May Banzuke Prediction Postmortem

The May banzuke is out! While the Crystal Ball is no better than anyone else at telling you when the tournament with this banzuke will be held, it did its finest job yet at forecasting the new rankings.

The first five positions on the banzuke were not difficult to get right: Y1e Hakuho, Y1w Kakuryu, O1e Takakeisho, O1w Asanoyama, S1e Shodai. There was slightly greater uncertainty about the rest of the san’yaku, but the Crystal Ball correctly predicted S1w Mitakeumi, K1e Daieisho, and K1w Okinoumi.

It was clear who would occupy the top two maegashira ranks, but the order was less predictable, and I am especially pleased to have correctly forecast M1e Endo and M1w Yutakayama, who jumped ahead of M2e Takanosho, followed by M2w Onosho. From there, M3e Takarafuji, M3w Kiribayama, and M4e Kagayaki were easy calls.

This is where we come to the first rank the Crystal Ball got wrong: the real banzuke has M4w Aoiyama, M5e Abi, and M5w Hokutofuji, who appears not to have gotten the full deference often given to demoted san’yaku rikishi. My more lenient prediction had him switching ranks with Aoiyama.

After this glitch, the forecast was back on a roll, correctly predicting the next eight banzuke positions, from M6e Enho to M9w Ikioi. And then we hit the messiness of the lower maegashira ranks. Of the last 16 spots on the banzuke, the Crystal Ball called only 6 exactly right, placed two more rikishi at the right rank but on the wrong side, and made 5 one-rank switches affecting the remaining 8 placements. At least it got the identities of all 42 Makuuchi rikishi right, with Nishikigi surviving in the top division (and at a higher-than-expected rank of M16e) and Tobizaru having to wait longer for his top-division debut.

Overall, that’s 30 rikishi placed at the correct rank and side, two more at the right rank, and the remaining 10 off by one rank. I don’t know when the Crystal Ball will next be called into action, but it can rest on its laurels in the meantime.

(Full disclosure: This analysis applies to my final Guess The Banzuke (GTB) entry, not my published prediction. I ended up making three last-minute half-rank switches: Takanosho ahead of Onosho, Myogiryu ahead of Sadanoumi, and Nishikigi ahead of Kotoyuki.)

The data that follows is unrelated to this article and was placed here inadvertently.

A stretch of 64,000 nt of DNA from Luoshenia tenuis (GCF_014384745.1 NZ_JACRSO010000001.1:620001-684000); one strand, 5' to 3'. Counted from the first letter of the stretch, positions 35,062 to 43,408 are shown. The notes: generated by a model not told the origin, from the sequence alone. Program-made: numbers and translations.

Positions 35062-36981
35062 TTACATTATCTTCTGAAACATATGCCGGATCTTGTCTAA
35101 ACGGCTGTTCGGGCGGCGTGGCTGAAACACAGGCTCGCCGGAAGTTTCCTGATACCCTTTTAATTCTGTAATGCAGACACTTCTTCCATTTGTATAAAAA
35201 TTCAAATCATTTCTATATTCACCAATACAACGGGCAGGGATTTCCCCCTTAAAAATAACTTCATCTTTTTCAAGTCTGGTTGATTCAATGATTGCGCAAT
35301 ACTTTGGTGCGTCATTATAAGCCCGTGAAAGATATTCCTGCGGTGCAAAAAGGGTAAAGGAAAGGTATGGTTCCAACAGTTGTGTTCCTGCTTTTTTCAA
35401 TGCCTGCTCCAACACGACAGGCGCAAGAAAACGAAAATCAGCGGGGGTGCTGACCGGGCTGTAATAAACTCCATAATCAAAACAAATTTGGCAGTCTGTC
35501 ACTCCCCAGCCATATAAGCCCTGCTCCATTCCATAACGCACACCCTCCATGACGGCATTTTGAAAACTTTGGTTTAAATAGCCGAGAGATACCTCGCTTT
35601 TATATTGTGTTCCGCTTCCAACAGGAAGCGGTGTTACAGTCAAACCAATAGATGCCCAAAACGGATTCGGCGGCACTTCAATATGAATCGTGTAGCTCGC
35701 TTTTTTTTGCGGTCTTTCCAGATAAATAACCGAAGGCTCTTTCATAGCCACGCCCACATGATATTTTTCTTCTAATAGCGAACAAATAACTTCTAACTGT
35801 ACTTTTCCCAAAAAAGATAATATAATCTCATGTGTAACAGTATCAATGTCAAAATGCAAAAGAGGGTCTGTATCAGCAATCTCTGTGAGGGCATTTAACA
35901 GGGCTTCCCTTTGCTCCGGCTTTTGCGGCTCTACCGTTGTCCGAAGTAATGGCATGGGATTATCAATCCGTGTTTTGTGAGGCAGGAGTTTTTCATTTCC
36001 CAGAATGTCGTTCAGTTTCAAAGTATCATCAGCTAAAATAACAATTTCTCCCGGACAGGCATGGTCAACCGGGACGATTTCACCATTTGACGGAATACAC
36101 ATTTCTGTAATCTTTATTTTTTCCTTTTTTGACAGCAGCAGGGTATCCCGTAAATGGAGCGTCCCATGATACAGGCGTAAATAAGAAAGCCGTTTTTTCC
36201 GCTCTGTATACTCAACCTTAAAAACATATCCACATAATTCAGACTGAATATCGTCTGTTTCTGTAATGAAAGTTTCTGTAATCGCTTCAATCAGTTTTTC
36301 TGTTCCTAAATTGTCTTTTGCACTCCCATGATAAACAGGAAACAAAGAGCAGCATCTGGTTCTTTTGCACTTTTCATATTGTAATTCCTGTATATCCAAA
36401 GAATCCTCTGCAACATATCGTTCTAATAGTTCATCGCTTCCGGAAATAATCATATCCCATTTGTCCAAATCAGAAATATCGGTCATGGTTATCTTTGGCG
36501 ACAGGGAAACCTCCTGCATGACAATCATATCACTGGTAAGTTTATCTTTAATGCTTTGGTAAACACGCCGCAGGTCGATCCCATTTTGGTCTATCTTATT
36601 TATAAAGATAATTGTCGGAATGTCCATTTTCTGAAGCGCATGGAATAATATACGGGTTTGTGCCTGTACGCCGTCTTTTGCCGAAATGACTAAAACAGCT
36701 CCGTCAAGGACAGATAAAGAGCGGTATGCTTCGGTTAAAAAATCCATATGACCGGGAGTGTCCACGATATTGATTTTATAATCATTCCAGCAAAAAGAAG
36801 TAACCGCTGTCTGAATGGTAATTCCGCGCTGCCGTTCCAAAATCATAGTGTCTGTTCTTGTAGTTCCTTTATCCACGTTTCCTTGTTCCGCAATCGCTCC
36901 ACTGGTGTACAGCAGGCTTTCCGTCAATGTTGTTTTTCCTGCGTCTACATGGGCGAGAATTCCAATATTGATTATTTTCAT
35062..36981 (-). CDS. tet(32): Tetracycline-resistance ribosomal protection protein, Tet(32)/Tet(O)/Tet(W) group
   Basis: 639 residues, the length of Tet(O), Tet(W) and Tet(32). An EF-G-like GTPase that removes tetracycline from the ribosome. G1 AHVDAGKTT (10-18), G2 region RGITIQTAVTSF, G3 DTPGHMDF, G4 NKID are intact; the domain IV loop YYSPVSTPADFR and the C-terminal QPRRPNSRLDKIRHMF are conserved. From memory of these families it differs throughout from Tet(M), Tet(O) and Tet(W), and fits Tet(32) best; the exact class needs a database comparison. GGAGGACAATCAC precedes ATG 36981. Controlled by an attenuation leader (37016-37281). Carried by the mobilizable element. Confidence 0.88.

P.S. This turned out to be the winning GTB entry! I am very happy. I will continue to try my best and do my own brand of sumo forecasting.

17 thoughts on “May Banzuke Prediction Postmortem

  1. Look at it this way, if we don’t get to wrestle in May, the July banzuke crystal ball is going to be exceptional.

  2. You know you are living in strange times when you see Tochinochi Ranked higher then Takayasu in the Rank and file……

      • True enough…. Though don’t take to much away from the big guy, he’s been in sumo a long time and has skill, and despite his record this Basho, it’s not like he didn’t put up good fights Vs tough opponents.

  3. I got 20 spot on, 7 at right rank, wrong side and the rest all out by one rank except Chiyomaru (I had him at 17w) and Tobizaru (16w).

  4. Further down the banzuke, fan favourite Ura at East Makushita #19 is now at his highest rank since his 1st injury in Sep 2017.

    Hope he can stay injury free and get back to the salaried rank soon.

  5. I see you took the yusho – congrats!

    I think I got 46 pts TBC, had a lot 1 rank out in the middle of the banzuke

  6. Just revisiting this and I have to say that Tobizaru was hugely unlucky to land at j2e. Of the 50 previous rikishi to get 10-5 at j4e, 42 were promoted to maku’uchi and 5 found themselves in the “one last heave” slot (j1). I suppose one bright spot is the three men who landed at j2 (Wakanokuni, Rikio and Kotoryu) all made it to the big dance soon after.

    Again on the sadder side Gagamaru is down in sandanme for the first time since 2006. Father Time taps him on the shoulder and says “Time to go, big man”.

    • Yeah, Gagamaru is only damaging his long term health now, I hope he bows out too.

      For Tobizaru there was a wide range of outcomes and he pretty much came out at the bottom of that range

    • As I noted in my Juryo prediction post, there were three rikishi who all had a really strong case for J1, so someone had to get the short end of the stick, and Tobizaru was the only one where flexibility was possible—they weren’t going to boot Meisei lower than that with a 7-8 at M17e, and there was nowhere else to put Chiyoshoma (J2e, 8-7).

  7. Funny, I think I wrote somewhere last time that Nishikifuji could get all the way up to MS3 and he ended exactly at Ms3e. I think Asashosakari pointed out that Kitaharima had a strong case too with 6-1 at Ms19 and he surpassed everyone else to take MS3w, leaving Kaisho and Chiyoarashi outside the top 10. The later one got even surpassed by Kyokusoten. Jokoryu also passed Naya.


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